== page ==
When new teachers enter the workforce, they face the daunting task of being prepared each day to make sure their students are getting the most out of their education. To assist them, school systems need to offer the resources to help beginning teachers, and even veteran ones, gain the confidence and knowledge to be effective educators.
One way schools can offer support is through professional learning communities (PLCs). Through these programs, teachers get the support and professional development they need to maximize student learning. The help teachers receive from PLCs and various other supports can also offer an incentive for struggling teachers to stay in the teaching profession and can help them avoid burnout, stress, lack of interest, or loss of motivation.
In New Zealand, educators and researchers Susan Lovett and Marie Cameron have conducted studies and examined data relating to the importance of PLCs and have found that they are effective, if not essential, to improving teaching and helping beginning teachers thrive in the classroom. Lovett and Cameron have also conducted research on reversing the trend of large numbers of teachers leaving the profession.
"The Teachers of Promise (TOPS) study was initiated because of concerns about the continuing quality and supply of teachers and the realization that alarming numbers of teachers were exiting the teaching profession in their first 3–5 years," Lovett and Cameron said of the study, which was initiated in 2005. "In the TOPS study we found that early in their careers teachers frequently moved because they did not feel supported to become more effective teachers. Now, nine years on, the picture is still much the same. Although teachers move for personal and career reasons, the most common reasons for changing schools include unsatisfactory working conditions and dissatisfaction with the way schools are led and managed."
Lovett and Cameron state that professional learning is something that teachers must embrace throughout their careers, but the early years are the most important. In another article, "Schools as professional learning communities for early-career teachers: how do early-career teachers rate them,"
the researchers argue that schools must do everything in their power to support new teachers if they want to keep talented educators from moving on to careers in other fields. Administrators must create a supportive culture if they want these teachers to thrive.
During their research, they spoke with many teachers about how PLCs, professional development, and a supportive environment factor in their decisions to continue teaching. Most said that these supports played a large role.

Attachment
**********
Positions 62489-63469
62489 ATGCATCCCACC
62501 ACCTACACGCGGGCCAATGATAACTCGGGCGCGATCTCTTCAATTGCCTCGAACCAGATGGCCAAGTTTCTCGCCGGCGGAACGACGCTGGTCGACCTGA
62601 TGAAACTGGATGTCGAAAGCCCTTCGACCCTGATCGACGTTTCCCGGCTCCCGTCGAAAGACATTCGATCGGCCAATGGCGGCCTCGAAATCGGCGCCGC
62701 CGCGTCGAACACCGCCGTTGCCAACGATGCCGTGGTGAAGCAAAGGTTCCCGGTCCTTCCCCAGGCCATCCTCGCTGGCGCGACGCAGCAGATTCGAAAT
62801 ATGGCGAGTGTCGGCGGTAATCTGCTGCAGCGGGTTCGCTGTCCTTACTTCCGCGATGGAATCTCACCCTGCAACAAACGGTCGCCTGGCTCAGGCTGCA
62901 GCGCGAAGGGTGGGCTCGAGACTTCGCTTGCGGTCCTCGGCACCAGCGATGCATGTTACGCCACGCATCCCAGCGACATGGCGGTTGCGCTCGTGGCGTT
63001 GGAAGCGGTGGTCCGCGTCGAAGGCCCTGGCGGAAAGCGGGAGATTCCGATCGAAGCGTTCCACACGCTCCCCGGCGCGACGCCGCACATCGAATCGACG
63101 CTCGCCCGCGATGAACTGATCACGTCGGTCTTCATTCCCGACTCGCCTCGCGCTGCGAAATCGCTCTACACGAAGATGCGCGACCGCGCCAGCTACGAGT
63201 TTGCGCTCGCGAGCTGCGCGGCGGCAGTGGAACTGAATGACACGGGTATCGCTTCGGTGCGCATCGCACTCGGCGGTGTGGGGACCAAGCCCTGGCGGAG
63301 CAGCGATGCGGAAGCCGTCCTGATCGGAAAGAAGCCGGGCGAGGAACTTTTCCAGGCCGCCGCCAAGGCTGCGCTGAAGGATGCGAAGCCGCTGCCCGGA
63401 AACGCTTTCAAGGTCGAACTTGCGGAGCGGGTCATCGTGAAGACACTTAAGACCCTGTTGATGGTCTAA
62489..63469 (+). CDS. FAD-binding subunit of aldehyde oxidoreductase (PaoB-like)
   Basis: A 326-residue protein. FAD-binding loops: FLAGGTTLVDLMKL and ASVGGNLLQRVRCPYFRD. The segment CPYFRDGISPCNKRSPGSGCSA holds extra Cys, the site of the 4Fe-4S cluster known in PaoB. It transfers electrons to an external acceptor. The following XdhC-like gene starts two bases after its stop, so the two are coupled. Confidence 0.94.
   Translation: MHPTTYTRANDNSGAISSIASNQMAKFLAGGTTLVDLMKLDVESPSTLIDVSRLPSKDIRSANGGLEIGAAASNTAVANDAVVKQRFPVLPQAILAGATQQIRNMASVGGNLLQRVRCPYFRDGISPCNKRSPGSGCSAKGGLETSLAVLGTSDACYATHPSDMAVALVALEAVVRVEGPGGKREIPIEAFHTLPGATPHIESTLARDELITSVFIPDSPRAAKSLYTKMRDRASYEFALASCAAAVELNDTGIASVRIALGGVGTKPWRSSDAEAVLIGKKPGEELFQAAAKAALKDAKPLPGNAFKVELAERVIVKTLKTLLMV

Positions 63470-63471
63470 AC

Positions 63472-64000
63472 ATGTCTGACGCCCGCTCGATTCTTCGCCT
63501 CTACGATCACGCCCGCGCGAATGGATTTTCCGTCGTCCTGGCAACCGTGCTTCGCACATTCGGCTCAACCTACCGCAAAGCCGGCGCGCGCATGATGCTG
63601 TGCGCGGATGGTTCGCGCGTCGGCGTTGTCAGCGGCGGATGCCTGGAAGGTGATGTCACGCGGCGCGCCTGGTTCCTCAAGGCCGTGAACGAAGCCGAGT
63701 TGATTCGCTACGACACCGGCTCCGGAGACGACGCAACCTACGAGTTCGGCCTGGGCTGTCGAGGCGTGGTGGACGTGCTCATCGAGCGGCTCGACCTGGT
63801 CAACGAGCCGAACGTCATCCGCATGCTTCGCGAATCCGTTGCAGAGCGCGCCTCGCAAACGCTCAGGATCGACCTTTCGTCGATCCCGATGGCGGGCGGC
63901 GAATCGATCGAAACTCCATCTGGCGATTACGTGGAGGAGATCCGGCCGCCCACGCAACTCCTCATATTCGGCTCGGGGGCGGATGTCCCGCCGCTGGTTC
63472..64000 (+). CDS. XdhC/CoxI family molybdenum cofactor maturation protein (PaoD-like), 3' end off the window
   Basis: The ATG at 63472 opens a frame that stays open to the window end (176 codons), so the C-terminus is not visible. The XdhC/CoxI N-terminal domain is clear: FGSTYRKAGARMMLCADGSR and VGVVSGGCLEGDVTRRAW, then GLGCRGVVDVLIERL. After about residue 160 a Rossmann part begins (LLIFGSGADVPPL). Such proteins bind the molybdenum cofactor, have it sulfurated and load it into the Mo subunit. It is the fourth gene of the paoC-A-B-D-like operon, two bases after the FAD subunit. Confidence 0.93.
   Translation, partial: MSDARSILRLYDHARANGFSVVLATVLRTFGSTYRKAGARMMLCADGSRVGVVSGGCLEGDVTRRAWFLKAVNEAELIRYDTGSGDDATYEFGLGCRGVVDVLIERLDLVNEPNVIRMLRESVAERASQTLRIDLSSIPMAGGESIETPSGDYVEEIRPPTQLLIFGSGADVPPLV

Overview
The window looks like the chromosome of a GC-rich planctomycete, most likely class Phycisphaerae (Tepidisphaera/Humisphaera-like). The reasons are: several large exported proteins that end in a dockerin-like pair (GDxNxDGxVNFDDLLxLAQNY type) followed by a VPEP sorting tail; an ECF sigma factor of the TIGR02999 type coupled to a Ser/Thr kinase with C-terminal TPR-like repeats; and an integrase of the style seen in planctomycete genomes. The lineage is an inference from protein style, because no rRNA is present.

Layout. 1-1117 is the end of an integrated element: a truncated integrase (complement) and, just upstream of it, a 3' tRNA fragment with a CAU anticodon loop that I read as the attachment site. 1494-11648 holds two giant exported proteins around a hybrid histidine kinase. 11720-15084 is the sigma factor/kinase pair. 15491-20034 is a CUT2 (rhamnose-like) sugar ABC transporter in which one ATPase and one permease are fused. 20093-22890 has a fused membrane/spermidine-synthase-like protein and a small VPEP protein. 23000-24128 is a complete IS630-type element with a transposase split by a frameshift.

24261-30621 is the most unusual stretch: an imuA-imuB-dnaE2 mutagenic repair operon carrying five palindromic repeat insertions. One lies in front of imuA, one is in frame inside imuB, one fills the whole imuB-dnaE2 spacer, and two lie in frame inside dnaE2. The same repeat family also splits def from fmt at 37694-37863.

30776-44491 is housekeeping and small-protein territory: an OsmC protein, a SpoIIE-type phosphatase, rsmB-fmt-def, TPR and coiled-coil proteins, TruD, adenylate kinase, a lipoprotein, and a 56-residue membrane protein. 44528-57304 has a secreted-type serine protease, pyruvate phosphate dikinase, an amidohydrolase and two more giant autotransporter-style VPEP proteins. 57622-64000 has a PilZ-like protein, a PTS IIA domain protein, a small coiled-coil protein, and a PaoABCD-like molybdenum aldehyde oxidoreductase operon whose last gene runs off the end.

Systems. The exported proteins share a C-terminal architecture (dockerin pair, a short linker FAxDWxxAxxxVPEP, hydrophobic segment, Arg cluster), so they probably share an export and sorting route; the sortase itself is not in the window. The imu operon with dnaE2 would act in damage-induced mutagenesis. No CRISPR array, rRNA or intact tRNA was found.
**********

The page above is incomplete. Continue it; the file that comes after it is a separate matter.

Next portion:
"To be an effective teacher, one needs to accept that professional learning is a career-long activity," Lovett and Cameron said. For professional learning to be meaningful, each teacher should be "taking responsibility for [his] own learning, which means knowing what is needed and how to access the necessary learning, and being discerning about the choices; [and] accessing support from colleagues and mentors who can provide timely advice and help to solve issues of practice," the researchers say.
During their research, they concluded that PLCs are helpful to teachers, especially in their first few years in the field. By having the support of colleagues, teachers gain invaluable insight on what works best in the classroom.
"Professional learning communities are one means where teachers work alongside one another as equal learners," Lovett and Cameron say. "They want to feel connected to their teaching colleagues. When this connection is mutually beneficial, colleagues see one another as sources of learning and this breaks down the barriers of feeling alone with a class of students."
Lovett and Cameron emphasize that teachers need to have conversations that are respectful and based around learning. Many teachers only discuss performance appraisals and other trivial things that do not help them to enhance their teaching practices. Instead, new teachers should be discussing what skills they need to learn to improve their craft and be more successful.
"Professional learning communities can provide opportunities for structured talk about practice, based on evidence, and encourage particular ways of talking to make sense of data and then consideration of possible next steps," say Lovett and Cameron. "It is through such structured talk that teachers learn to value their own and others' skills."
Teachers need to accept that they can and should take some responsibility for determining their own learning needs, Lovett and Cameron say. "This also means they should see themselves as career-long learners who need to keep learning in order to be responsive to the needs of their students."
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